Anonymous said...

This should happen. I agree it wont, but should. MMO's don't sell themselves as "commodities" anymore, they are "services".

Make it like television. You pay one rate for cable, but choose which channels you want to watch.

Thallian said...

Eventually this may happen, I just don't see it happening right away is all. Great idea though.

Elementalistly said...

Looks like we all are discussing this in some manner..


Lars said...

Yeah, I've been wanting something similar as well. I would love for a third party to manage payment and access to MMOs from multiple companies and let me have a stable of games that I can swap out like the e-Books online service Safari. Or like the cable company where you get access to a few MMOs and can pick various premium channels to fill out your own bundle deal.

Crimson Starfire said...

Hey Spinks, I was hoping you would keep blogging. Now I know where to find you :)

Yeah an ISP/Telco implementation would definitely be the way to go. We just need a company to act as the ISP but for MMO subscriptions.

I seriously can't see Blizzard working with any other company unless it involved a merger of some kind. If they bring out another MMO, they may decide to have some kind of Blizzard subscription that covers all their games. I'm sure it would be popular, but not quite what I was after.

Spot on. Cable is a good example of how services can be sold as bundles. It would be great if the MMO subscriptions could follow existing electronic industry examples.

Cheers mate, I hope it happens one day as well.

@Openedge and Lars
Apologies guys, I'm always late to the party. I really need to check my feed reader before posting. Glad I wasn't the only one thinking down this path though.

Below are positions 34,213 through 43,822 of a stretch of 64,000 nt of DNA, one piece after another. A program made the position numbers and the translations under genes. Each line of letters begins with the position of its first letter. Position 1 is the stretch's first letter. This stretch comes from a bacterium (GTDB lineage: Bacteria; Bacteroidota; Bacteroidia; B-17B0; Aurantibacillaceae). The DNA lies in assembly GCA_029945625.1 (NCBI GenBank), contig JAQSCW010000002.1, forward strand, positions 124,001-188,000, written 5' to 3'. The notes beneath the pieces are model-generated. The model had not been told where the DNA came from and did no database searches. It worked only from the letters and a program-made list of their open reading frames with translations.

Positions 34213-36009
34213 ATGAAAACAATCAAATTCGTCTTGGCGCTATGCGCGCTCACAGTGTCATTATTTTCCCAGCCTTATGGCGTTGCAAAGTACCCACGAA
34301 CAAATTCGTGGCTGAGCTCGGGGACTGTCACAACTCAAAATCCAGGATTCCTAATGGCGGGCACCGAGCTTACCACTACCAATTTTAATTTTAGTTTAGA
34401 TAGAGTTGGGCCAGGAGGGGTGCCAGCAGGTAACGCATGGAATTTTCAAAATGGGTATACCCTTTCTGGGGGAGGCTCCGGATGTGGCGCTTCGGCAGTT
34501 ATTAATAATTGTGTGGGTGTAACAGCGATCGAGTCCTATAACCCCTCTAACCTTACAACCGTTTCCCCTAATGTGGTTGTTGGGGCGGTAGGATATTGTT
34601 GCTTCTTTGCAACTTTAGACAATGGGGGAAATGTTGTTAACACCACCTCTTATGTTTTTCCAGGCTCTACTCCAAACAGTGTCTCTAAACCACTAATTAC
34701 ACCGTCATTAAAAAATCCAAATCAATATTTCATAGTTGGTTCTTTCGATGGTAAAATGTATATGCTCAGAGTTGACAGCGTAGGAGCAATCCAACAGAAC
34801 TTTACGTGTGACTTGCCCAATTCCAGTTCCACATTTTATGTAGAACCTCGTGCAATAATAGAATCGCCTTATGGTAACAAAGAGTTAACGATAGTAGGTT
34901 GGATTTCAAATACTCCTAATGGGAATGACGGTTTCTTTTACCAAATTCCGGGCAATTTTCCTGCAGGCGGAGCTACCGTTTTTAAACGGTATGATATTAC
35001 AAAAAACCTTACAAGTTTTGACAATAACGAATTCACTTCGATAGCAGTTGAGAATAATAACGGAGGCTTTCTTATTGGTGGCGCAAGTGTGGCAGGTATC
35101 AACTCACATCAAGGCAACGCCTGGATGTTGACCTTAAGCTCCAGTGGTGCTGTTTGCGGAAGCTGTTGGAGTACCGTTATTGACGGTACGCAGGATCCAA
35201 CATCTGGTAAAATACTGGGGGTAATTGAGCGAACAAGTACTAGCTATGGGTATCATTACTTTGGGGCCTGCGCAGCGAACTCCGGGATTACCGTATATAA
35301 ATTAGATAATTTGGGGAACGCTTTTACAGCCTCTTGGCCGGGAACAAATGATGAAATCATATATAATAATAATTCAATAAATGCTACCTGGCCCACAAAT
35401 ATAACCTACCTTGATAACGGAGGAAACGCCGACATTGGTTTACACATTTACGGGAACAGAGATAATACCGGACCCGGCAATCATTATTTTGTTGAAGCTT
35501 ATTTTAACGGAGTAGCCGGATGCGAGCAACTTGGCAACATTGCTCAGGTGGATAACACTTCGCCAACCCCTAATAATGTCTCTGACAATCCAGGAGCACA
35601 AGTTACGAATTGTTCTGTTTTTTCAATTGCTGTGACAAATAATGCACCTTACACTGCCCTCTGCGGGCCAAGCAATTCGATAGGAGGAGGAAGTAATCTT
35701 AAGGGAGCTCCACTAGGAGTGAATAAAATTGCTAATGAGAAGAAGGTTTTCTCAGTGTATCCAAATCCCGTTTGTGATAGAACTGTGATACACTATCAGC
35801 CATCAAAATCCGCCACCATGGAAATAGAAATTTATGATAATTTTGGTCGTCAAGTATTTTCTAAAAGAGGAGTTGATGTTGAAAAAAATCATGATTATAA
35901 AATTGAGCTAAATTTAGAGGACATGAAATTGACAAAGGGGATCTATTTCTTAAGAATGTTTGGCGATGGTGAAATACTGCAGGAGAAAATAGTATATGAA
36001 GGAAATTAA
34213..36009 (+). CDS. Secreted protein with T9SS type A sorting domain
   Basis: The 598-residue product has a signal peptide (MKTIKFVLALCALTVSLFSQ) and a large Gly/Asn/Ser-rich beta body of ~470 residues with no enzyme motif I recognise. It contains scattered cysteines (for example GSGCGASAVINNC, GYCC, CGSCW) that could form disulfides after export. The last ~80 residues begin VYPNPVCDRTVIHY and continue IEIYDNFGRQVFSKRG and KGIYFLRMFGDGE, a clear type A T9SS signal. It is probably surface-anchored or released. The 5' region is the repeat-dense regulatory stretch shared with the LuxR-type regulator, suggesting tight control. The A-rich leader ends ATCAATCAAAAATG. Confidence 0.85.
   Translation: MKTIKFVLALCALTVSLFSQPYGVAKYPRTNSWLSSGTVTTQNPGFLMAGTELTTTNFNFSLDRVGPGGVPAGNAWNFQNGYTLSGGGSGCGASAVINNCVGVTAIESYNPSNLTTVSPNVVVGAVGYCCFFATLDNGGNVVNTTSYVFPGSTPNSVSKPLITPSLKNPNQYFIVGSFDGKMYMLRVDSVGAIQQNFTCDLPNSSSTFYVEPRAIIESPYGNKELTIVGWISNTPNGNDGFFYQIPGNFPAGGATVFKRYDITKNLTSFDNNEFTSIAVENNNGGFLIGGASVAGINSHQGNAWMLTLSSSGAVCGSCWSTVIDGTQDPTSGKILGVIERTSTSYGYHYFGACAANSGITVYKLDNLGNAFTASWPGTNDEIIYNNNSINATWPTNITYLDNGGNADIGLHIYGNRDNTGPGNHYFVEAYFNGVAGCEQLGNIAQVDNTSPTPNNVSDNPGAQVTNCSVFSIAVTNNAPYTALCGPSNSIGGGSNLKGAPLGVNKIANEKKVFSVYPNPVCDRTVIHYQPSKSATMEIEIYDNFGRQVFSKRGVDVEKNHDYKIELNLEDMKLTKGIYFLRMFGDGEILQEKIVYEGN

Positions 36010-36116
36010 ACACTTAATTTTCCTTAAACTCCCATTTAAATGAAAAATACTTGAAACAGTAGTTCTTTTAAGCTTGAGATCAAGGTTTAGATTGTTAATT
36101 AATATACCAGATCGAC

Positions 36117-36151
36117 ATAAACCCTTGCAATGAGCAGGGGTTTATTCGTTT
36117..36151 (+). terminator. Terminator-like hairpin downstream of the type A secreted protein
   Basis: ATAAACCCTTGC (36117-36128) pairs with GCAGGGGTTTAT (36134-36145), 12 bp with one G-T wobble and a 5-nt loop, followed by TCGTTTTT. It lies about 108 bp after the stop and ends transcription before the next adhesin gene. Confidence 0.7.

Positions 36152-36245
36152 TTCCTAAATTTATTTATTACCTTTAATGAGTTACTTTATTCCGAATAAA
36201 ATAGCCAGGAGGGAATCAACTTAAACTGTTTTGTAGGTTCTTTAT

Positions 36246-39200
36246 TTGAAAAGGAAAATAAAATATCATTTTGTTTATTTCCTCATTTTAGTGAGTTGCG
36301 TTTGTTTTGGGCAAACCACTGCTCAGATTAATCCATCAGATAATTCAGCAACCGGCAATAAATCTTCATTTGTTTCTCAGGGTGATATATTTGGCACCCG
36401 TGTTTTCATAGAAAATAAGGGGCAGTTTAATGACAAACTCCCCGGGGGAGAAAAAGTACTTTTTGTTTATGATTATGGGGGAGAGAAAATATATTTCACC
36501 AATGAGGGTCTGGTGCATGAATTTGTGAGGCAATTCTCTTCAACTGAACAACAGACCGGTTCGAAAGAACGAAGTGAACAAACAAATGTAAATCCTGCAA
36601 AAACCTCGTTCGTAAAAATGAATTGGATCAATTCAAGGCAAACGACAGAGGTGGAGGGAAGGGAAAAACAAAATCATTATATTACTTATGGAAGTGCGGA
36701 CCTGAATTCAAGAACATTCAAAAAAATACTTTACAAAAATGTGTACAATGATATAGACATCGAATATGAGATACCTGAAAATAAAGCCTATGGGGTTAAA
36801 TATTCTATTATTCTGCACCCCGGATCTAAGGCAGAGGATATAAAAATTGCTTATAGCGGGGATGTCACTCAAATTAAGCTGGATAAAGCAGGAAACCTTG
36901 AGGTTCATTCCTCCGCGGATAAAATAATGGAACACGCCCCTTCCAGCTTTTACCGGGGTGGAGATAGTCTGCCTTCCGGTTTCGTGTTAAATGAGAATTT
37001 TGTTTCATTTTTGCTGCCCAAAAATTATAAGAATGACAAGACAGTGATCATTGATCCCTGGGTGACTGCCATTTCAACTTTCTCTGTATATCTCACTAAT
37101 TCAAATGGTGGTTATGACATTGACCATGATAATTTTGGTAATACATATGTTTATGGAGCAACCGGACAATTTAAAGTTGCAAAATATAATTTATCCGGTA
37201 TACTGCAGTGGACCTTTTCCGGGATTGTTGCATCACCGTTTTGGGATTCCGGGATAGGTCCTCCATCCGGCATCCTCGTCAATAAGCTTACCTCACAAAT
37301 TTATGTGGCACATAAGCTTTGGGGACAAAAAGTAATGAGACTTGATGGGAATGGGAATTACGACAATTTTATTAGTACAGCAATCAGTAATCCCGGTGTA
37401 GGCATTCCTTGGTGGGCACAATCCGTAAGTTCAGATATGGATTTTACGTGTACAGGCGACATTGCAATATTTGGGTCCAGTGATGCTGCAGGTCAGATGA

Lars said...

@Crimson - Great minds think alike. I'm glad to see so many people discussing their dissatisfaction with current pay models, maybe some day a game developer or two will listen.

Crimson Starfire said...

If only I knew someone from Steam, I would definitely recommend our ideas to them. It probably wouldn't happen for quite some time, but at least it would get the ball rolling. Just imagine:

Cox, Eve, WAR, WoW and LotRO all under the same subscription...


Tesh said...

I've been writing about alternate monetization for a while now. Of course, I come down in a different direction, looking to buy content rather than time.

Still, the "cable TV" analogy is a fair one. Notably, I buy DVDs, and will never have cable. :)

Anonymous said...

This almost sounds like what Sony is doing with the Station pass. The difference, of course, is that you still have to buy the game and it is only SOE titles.

This is a good idea, though. I would like to see a business like Steam pulling together some various titles from different studios and offering an all-access plan. Like you mentioned it seems like the perfect distribution channel for smaller outfits like Vendetta Online or Blockland or even bigger ones like Puzzle Pirates or Dofus.